Last edited by adc : 27th October 2008 at 19:54.
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Old 28th October 2008, 08:48   #81
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Originally Posted by adc View Post
Yes Bhutan is too on the radar as in September/October time, more so as the North East would be still recovering from the rains. Best time for NE looks like around Dec-Feb.
Avoid eastern Bhutan like plague in September. Late October is fine though December is best if you want to see frozen streams and rivers. I have lived in a place called Mongar in eastern Bhutan for close to two years (where they had hand pumps in petrol pump).
October is when they recover from the land slides. We used to remain marooned for months on end in monsoon - with connection to the rest of the world cut off due to landslides.
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Old 30th October 2008, 23:19   #82
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Beautiful Travelogue adc. I am also planning this trip soon after reading this. Thanks for giving such a detailed travelogue. and best of luck for your next trip. The Magnificent Tourer.
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Old 31st October 2008, 09:52   #83
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Originally Posted by AMAN_SACHDEV View Post
I am also planning this trip soon after reading this.
Sure do. You do have 2 very good vehicle choices, may be the 2.2 VTT will do better as the LSD does make a difference in small slip situations.

In the VX model, is there a switch whereby you can switch off the ABS? - it does need to be put off in slippery snow and ice surfaces.

Last edited by adc : 31st October 2008 at 09:56.
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Old 31st October 2008, 11:41   #84
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Originally Posted by adc View Post
Tirthan River by Sai Ropa
Attachment 63616

Next day we have a big, big journey and that too with a stops as we cross some very virgin forests and Jalori Pass - we travel from Sai Ropa to Mathura.
Wow, so you went to Tirthan. What a coincidence that I have a picture at the same location
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We also stayed in a same guest house. Considering this place gets < 10 visitors in a year, its quite possible you would have seen my signatures too on the register! Our story was also similar. We went all the way to Shoja guest house, only to find water frozen so rooms were not operational. Then we came down heading towards Raju's at Ghushiani, but eventually chose this as our destination. Did you visit the trout house 2kms down?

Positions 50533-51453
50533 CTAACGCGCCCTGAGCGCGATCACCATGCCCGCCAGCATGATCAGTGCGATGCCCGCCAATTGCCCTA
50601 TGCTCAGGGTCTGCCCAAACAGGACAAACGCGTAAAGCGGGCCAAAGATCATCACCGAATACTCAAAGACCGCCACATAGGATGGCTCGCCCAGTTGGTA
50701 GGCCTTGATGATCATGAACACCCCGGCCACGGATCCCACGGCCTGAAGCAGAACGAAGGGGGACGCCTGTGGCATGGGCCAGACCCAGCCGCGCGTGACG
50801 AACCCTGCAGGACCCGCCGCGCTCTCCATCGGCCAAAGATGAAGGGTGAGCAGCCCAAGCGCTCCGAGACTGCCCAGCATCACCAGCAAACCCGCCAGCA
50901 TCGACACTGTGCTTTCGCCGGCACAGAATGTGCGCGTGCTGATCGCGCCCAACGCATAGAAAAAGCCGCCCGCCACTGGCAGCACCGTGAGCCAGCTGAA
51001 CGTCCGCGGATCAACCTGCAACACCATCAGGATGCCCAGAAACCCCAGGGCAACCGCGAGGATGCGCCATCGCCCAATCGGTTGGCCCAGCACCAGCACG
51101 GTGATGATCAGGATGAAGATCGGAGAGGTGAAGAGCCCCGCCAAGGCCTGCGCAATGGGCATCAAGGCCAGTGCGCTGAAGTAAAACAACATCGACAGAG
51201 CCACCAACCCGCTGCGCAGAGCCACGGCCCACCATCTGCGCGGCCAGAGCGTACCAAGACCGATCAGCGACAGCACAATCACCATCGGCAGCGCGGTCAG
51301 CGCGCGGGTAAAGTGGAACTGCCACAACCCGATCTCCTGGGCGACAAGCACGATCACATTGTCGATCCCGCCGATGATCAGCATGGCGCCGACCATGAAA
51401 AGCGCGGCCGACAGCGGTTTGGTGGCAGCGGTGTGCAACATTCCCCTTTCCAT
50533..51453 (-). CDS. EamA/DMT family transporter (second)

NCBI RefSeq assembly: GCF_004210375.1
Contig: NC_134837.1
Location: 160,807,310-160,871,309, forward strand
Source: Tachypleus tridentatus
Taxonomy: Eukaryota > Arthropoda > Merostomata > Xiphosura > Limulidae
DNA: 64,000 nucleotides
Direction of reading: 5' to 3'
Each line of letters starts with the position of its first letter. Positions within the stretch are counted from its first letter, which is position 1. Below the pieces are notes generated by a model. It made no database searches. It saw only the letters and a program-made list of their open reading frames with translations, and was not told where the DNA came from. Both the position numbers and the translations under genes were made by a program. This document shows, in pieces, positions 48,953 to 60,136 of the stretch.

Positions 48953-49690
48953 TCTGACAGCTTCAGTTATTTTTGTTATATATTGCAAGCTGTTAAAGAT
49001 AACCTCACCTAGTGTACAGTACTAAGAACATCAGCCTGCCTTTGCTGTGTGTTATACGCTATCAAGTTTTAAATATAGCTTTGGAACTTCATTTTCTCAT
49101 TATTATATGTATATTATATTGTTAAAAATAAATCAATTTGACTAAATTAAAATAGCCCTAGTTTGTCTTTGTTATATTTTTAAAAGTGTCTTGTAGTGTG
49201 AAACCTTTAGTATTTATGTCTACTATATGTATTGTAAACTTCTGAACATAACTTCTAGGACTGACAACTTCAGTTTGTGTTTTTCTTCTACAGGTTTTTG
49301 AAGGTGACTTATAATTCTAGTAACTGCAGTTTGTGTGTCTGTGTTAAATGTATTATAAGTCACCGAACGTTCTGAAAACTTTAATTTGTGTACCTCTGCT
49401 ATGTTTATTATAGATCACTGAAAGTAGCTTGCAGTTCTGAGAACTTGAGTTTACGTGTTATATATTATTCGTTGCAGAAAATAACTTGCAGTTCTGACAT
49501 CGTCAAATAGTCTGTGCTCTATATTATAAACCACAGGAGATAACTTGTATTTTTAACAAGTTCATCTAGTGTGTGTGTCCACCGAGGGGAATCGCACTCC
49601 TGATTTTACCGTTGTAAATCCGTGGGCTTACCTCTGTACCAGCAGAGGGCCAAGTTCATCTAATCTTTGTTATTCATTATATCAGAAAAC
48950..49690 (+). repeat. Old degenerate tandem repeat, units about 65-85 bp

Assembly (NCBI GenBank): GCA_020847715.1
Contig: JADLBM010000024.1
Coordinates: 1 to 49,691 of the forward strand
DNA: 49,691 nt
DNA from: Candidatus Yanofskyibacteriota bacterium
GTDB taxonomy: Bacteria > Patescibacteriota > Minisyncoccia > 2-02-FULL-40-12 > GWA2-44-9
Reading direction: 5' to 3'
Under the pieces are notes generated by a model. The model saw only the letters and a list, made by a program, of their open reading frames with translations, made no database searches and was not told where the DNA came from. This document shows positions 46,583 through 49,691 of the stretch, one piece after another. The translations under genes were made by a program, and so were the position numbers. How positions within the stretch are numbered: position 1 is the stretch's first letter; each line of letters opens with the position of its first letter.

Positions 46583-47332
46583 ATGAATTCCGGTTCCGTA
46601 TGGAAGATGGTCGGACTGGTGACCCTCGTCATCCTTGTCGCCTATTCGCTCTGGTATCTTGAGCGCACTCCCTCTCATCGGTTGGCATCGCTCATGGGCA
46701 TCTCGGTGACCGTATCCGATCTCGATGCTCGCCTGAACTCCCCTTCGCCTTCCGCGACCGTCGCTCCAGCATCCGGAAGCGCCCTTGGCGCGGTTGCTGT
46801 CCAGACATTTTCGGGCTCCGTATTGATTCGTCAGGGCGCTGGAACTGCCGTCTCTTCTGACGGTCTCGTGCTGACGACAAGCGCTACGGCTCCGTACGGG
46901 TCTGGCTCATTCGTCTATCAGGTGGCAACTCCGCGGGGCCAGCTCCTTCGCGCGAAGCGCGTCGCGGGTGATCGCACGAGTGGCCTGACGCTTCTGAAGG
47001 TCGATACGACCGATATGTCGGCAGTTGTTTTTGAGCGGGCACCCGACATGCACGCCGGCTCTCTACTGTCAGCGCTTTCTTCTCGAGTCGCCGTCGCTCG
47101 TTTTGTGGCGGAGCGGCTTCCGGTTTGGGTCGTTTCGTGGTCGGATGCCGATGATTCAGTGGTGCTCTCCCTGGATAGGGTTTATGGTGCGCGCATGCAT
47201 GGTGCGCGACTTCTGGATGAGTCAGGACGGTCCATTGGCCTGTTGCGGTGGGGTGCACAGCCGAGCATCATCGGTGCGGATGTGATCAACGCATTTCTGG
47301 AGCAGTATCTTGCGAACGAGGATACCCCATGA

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Not only that we also went for that nature watch
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Old 31st October 2008, 12:34   #85
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Wow, so you went to Tirthan. What a coincidence that I have a picture at the same location
Sai Ropa by Tirthan is a fantastic place to stay, much more "natural" than Gushaini. In fact, went up to Bathad, where the road ends, and wanted to stay at the Circuit house there but again was disappointed.

Sai Ropa tourist house has the best location among all these, in midst of the pine trees, by Tirthan river, nature trail, big rooms with a big verandah, and of course your own kitchen.

In the evening we went for a walk and came across a couple of trout houses by the river.

While coming to Jalori Pass saw the Shoja FRH, that also has a very good location.
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Old 31st October 2008, 23:23   #86
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@TSK1979 - The first pic is really awesome. Very good use of the slow shutter speed in broad daylight.

@ ADC - fantastic travelogue. Next time i will also take some videos. Really adds that bit more to a travelogue

Last edited by Locomotive : 31st October 2008 at 23:25.
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Old 31st October 2008, 23:55   #87